Among the many people who were moved and inspired by Gulwali’s book was Nola Ellen, who had been running a project for children in the Jungle. ‘Some books touch your heart and leave an imprint forever,’ she wrote. ‘Your story has the ability to inform and inspire those who work frontline with refugee children.’ After corresponding, they finally met and, in October 2017, they co-founded My Bright Kite.
Gulwali and Nola work to raise awareness by delivering workshops and talks on the personal lived experience of a refugee. They deliver tailored storytelling workshops for unaccompanied minors dealing with child trauma and also connect refugee children in the UK and overseas with schoolchildren in the UK.
Gulwali’s own experience is a testament to the contribution that refugees can make to society, if given the right support and help with integration. He says that ‘his second chance at life began’ when, three years after his arrival, the authorities recognized him as a child and placed him in foster care. He started school, learnt English, developed his skills and integrated into the community. In particular, he mentions his headteacher at Starting Point in Bolton, Mrs Kellet, who restored his faith in kindness and humanity. ‘She listened to me, smiled and said: “Gulwali, I believe you.” Although the system did not value me these people did.’ Teachers, foster carers, and youth workers encouraged and urged him on. He went on to study at the Essa Academy, where he exceeded all expectations by getting 10 GCSEs, all above C grade, and won many certificates of achievement for contributing to school life. In 2015 the school set up an annual award in his name, for overcoming adversity.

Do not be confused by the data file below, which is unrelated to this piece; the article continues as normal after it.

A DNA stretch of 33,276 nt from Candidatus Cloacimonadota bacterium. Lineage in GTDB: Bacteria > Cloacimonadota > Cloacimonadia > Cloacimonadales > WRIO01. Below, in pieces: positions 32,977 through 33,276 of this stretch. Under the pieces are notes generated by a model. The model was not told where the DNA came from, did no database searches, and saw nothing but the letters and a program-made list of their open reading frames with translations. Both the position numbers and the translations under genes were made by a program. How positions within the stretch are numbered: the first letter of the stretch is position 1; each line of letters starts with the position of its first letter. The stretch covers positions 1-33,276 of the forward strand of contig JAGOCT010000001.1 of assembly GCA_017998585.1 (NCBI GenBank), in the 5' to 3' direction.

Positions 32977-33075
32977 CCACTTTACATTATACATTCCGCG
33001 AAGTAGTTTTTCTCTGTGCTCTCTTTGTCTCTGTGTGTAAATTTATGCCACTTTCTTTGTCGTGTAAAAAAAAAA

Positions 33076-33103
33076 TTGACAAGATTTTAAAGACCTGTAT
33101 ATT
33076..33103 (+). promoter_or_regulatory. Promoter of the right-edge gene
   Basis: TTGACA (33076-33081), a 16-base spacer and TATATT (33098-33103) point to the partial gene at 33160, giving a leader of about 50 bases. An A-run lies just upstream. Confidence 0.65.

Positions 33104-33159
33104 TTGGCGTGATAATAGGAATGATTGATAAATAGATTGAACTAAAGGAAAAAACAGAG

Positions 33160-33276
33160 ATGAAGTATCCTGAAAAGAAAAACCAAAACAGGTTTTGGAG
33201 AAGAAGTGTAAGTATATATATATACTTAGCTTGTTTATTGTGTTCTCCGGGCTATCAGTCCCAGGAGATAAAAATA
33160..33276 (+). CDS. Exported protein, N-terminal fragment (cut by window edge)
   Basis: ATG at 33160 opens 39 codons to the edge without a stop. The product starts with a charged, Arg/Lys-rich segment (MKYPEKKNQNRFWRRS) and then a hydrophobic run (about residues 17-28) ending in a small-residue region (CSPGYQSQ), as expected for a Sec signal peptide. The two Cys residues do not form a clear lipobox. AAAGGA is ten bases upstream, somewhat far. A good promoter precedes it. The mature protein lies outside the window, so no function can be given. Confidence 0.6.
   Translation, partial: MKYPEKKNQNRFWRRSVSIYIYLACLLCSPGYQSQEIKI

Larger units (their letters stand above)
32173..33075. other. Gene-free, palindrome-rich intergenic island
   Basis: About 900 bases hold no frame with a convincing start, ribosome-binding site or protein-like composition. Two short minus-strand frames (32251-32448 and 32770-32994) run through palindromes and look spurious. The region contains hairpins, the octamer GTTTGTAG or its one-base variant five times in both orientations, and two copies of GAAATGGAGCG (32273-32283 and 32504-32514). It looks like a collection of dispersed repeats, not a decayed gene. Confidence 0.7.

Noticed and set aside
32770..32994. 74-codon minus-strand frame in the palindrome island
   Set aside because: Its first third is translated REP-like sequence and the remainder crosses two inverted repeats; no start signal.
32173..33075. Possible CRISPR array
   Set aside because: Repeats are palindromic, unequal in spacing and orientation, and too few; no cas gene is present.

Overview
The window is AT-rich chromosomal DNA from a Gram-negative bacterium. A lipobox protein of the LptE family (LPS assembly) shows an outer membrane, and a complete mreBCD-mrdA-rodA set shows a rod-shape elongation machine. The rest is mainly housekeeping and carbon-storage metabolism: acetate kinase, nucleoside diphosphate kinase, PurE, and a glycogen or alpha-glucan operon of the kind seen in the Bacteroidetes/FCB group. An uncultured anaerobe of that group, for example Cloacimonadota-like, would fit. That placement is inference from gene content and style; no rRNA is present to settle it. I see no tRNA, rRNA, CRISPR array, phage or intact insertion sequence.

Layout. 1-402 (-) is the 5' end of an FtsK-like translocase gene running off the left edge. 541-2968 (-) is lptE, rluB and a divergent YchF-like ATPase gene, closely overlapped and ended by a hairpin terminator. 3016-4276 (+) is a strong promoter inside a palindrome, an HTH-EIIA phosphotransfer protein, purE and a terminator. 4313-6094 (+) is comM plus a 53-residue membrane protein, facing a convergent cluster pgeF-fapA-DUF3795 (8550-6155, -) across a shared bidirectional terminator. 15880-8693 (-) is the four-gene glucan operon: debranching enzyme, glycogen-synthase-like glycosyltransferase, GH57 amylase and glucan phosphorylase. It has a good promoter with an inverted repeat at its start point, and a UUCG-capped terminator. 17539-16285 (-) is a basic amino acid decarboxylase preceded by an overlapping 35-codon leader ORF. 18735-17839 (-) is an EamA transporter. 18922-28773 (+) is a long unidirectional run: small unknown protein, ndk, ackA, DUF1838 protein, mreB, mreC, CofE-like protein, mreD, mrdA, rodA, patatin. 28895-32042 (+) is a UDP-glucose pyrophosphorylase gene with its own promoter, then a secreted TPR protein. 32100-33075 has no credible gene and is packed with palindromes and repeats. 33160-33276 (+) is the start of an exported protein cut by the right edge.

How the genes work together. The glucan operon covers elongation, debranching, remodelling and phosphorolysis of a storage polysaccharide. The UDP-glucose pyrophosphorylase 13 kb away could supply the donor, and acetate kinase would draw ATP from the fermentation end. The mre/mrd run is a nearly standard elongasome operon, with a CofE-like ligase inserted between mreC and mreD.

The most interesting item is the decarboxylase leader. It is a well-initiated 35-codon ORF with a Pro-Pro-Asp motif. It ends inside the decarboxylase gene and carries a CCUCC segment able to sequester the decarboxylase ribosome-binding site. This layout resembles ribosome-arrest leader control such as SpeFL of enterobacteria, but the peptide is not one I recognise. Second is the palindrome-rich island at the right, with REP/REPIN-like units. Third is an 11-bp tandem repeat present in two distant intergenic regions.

In 2012, he was selected to be a torchbearer for the London Olympics. He says that, of all the many national awards he has won, this was one of his proudest moments.
Manchester University, where he gained his degree in Politics, made him Student of the Year in 2016. Earlier this year, he completed a Master’s in Global Diversity Governance at Coventry University. As he stepped up to receive his degree he thought of how proud his mother and father would have been at his achievement and how sad he was that they could not be with him to witness it. He manages to talk to his mother once a week. He was reunited with his brother, Hazrat, not long after reaching the UK and now lives with him in Manchester.
‘We all have the power to help those around us or to harm them,’ he says. ‘The choices we make define our walk, define our own personal journeys and make us the people we are.’ His ambition is to ‘begin a slow reverse journey back home’: to return, ‘if it becomes safe enough for me’, to help to rebuild Afghanistan.